How does this medication work? What will it do for me?

This combination product contains three medications: glycopyrronium, indacaterol, and mometasone. Glycopyrronium belongs to the group of medications called long-acting muscarinic antagonists (LAMA). Indacaterol belongs to the group of medications called long-acting bronchodilators. These medications work in different ways to relax the muscles in the walls of the small air passages in the lungs, keeping the air passages open and making it easier to breathe. Mometasone belongs to the group of medications called corticosteroids. It helps to control difficulty breathing by reducing the swelling in the airways of the lungs.

This medication is used to prevent and control asthma symptoms for adults who are using an inhaled long-acting bronchodilator and a corticosteroid and are still experiencing asthma flare-ups. When used regularly, glycopyrronium – indacaterol - mometasone will help prevent and control asthma symptoms. It will not relieve an asthma attack once it has already started. Regular daily use is important for this medication to be effective. It will not relieve an episode of increased difficulty breathing.

This medication may be available under multiple brand names and/or in several different forms. Any specific brand name of this medication may not be available in all of the forms or approved for all of the conditions discussed here. As well, some forms of this medication may not be used for all of the conditions discussed here.

Your doctor may have suggested this medication for conditions other than those listed in these drug information articles. If you have not discussed this with your doctor or are not sure why you are taking this medication, speak to your doctor. Do not stop taking this medication without consulting your doctor.

Do not give this medication to anyone else, even if they have the same symptoms as you do. It can be harmful for people to take this medication if their doctor has not prescribed it.

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What form(s) does this medication come in?

Each hard capsule filled with powder for inhalation contains 150 mg of indacaterol (as acetate), 50 mg of glycopyrronium (as bromide), and 160 mg mometasone furoate. Nonmedicinal ingredients: carrageenan, hypromellose, lactose (as monohydrate), magnesium stearate, potassium chloride, and purified water.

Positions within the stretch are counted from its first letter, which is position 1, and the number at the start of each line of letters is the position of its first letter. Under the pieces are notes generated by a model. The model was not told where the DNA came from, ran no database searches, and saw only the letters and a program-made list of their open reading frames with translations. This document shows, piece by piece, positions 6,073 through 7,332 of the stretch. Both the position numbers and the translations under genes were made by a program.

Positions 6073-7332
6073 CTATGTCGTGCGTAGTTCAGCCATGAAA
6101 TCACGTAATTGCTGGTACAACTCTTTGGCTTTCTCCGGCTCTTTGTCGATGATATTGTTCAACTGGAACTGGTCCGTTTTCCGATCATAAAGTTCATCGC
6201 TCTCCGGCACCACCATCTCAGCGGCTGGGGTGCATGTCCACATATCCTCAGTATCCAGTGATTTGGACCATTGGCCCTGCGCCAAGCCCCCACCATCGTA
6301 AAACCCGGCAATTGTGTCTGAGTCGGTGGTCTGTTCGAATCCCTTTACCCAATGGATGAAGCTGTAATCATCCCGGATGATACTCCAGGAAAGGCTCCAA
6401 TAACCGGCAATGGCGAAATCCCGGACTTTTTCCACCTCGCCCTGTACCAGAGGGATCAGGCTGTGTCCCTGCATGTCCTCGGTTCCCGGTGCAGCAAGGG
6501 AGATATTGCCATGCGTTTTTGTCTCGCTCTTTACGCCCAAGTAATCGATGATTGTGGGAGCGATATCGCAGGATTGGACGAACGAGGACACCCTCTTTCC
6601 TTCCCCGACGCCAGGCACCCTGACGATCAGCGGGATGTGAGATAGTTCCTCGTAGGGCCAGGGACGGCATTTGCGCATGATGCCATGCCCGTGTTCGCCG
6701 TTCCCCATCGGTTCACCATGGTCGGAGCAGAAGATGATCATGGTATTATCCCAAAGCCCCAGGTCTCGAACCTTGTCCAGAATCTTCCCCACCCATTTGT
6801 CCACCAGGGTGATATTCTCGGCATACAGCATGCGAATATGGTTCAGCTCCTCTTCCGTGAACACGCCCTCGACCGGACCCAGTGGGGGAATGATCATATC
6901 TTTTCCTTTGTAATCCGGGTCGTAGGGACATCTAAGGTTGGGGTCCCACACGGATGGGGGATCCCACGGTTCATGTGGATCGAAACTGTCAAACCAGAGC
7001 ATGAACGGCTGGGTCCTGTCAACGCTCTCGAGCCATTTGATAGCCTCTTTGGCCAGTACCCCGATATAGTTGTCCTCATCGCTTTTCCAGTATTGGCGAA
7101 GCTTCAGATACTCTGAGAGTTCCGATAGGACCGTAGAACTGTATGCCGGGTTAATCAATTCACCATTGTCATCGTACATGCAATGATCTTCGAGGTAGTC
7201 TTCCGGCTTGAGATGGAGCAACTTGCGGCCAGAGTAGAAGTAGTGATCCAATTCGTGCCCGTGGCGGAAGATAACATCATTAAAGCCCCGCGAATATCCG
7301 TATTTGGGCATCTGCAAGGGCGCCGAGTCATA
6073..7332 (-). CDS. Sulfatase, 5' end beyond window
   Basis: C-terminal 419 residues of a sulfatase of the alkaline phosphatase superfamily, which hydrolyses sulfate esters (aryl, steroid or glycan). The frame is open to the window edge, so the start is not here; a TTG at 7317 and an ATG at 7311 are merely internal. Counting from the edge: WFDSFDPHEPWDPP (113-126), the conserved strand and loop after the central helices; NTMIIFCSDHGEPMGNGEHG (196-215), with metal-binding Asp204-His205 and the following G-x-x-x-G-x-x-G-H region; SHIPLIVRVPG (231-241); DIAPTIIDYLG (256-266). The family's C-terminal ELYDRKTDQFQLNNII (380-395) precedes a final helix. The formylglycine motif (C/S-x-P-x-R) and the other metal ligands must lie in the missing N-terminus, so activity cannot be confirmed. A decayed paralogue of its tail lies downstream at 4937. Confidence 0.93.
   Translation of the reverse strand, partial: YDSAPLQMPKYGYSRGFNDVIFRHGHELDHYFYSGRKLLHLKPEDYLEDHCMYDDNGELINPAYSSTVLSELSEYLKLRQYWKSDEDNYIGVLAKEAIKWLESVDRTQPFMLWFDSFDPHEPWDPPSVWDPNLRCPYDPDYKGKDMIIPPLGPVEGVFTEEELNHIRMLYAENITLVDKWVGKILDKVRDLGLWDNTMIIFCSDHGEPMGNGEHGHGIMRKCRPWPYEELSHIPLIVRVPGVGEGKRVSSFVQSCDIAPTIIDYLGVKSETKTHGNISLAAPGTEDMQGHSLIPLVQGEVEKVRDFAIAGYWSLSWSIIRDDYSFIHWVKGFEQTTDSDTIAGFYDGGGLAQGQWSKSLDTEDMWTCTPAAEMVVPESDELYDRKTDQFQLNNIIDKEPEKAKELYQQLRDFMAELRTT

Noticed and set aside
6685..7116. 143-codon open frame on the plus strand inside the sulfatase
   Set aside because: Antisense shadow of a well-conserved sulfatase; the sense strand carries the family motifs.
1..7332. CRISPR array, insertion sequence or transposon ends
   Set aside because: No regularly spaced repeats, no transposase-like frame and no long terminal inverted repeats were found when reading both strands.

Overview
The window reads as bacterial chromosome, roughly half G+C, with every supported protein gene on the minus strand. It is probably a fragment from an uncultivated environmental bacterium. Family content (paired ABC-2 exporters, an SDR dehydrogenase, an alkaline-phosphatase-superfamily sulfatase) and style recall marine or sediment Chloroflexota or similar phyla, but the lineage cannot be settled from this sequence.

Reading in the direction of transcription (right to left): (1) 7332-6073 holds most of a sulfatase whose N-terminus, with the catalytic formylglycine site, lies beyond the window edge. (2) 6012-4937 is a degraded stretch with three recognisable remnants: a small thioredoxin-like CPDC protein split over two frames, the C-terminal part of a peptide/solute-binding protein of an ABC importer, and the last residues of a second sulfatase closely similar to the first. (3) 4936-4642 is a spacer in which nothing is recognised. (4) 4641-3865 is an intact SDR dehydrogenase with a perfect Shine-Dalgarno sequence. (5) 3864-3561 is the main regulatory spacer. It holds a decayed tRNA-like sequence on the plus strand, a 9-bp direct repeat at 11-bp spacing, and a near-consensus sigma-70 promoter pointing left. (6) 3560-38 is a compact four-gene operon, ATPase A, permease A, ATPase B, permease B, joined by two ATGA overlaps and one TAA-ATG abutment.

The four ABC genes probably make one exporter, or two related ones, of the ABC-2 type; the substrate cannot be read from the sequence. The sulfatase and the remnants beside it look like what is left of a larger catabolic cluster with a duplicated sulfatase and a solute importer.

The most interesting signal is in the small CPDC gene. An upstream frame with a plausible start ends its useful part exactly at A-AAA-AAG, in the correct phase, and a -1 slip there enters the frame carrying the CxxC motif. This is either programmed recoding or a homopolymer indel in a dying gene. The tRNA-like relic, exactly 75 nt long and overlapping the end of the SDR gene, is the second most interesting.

How should I use this medication?

Glycopyrronium - indacaterol – mometasone is inhaled into the lungs through the mouth. Do not swallow this medication.

The recommended adult dose of glycopyrronium - indacaterol – mometasone is to inhale the contents of one capsule once daily, using the Breezhaler™ inhaler device that comes in the package with the medication. Your health care professional should show you how to use the device. If you are not sure about how to use the device, contact your doctor or pharmacist for advice.

Many things can affect the dose of medication that a person needs, such as body weight, other medical conditions, and other medications. If your doctor has recommended a dose different from the ones listed here, do not change the way that you are taking the medication without consulting your doctor. It is important to take this medication exactly as prescribed by your doctor. If you miss a dose of this medication, take it as soon as you remember. If it is almost time for your next dose, skip the missed dose and continue with your regular dosing schedule. Do not take a double dose to make up for a missed one. If you are not sure what to do after missing a dose, contact your doctor or pharmacist for advice.